Canada inflation hits target but how much is temporary?
By Randall Palmer
OTTAWA (Reuters) - Canadian inflation settled exactly at the Bank of Canada's target of 2.0 percent in September, with the core rate staying at 2.1 percent, according to Statistics Canada data released on Friday.
Bank of Canada Governor Stephen Poloz has said some recent price increases were temporary and so should be ignored, suggesting a lower underlying rate, but for now inflation is at the midpoint of the target range of 1 to 3 percent.
"Mr. Poloz has been pretty consistent about brushing aside the recent upswing in inflation, and I don't think this will change his tune too much," said BMO Capital Markets chief economist Doug Porter.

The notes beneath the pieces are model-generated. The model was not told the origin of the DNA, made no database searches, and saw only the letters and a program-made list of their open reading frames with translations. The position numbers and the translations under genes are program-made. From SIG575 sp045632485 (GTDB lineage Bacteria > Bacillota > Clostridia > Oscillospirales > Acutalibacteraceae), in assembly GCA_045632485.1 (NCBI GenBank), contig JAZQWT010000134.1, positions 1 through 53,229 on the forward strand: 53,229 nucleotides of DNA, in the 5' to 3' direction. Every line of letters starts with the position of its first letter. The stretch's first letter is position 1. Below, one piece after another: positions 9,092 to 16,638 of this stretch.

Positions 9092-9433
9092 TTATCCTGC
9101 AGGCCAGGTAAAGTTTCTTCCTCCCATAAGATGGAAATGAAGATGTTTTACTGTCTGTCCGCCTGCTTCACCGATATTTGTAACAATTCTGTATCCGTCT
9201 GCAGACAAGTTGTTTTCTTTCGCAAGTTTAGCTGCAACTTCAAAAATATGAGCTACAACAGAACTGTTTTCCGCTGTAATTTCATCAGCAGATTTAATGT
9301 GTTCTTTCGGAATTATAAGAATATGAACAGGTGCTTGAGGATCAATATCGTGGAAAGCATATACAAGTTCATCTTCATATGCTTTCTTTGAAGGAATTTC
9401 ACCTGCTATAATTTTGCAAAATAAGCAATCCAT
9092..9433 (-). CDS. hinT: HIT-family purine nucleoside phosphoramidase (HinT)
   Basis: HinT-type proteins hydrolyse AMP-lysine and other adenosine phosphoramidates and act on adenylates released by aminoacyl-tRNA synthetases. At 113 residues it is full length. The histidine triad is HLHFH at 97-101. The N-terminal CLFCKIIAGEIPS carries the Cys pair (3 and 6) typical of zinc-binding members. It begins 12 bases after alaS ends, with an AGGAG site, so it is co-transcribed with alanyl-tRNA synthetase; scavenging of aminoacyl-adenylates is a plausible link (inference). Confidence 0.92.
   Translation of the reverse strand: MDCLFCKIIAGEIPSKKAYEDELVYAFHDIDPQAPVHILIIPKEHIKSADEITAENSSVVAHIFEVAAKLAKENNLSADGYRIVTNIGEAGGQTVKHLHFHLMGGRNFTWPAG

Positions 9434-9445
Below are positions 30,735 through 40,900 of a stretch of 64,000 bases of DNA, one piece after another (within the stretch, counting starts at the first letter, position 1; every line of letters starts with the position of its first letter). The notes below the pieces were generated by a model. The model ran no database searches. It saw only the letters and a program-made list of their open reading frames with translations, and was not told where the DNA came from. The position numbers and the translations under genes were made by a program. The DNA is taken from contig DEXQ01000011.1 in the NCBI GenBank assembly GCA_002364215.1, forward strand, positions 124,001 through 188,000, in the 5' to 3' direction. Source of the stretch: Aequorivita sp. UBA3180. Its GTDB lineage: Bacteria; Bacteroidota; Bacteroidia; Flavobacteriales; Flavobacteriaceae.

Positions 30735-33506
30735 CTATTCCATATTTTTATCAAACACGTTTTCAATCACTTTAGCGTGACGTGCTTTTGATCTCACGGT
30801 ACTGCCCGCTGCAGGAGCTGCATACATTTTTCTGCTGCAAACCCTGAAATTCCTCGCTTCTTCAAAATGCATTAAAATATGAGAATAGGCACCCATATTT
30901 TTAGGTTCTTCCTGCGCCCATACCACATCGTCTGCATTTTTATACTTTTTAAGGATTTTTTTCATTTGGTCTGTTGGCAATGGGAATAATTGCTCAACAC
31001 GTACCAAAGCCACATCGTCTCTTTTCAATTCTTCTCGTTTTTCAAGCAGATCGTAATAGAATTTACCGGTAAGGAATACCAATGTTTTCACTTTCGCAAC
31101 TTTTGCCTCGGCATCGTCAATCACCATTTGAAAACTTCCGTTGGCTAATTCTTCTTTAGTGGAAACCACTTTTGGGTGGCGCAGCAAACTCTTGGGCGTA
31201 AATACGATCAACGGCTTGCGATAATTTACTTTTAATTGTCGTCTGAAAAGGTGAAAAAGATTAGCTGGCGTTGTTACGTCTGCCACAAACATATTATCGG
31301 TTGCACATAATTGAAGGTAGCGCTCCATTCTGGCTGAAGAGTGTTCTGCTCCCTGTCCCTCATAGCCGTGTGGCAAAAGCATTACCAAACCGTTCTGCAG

"But I do think it is notable that core inflation is sticking above two percent."
Month on month, consumer prices rose 0.1 percent in September and core prices, which strip out volatile items such as natural gas, increased 0.2 percent.
The annual and monthly rates for total and core inflation came in exactly as forecast in a Reuters survey of analysts.
Shelter costs were 2.7 percent higher in the year to September, with natural gas 16.2 percent more expensive.
Food prices were also 2.7 percent higher, led by an 11.5 percent jump in meat. Costlier meat is an example Poloz cites as being due to temporary factors rather than to a tightening of the economy, and therefore monetary policy should not adjust to it. Continued...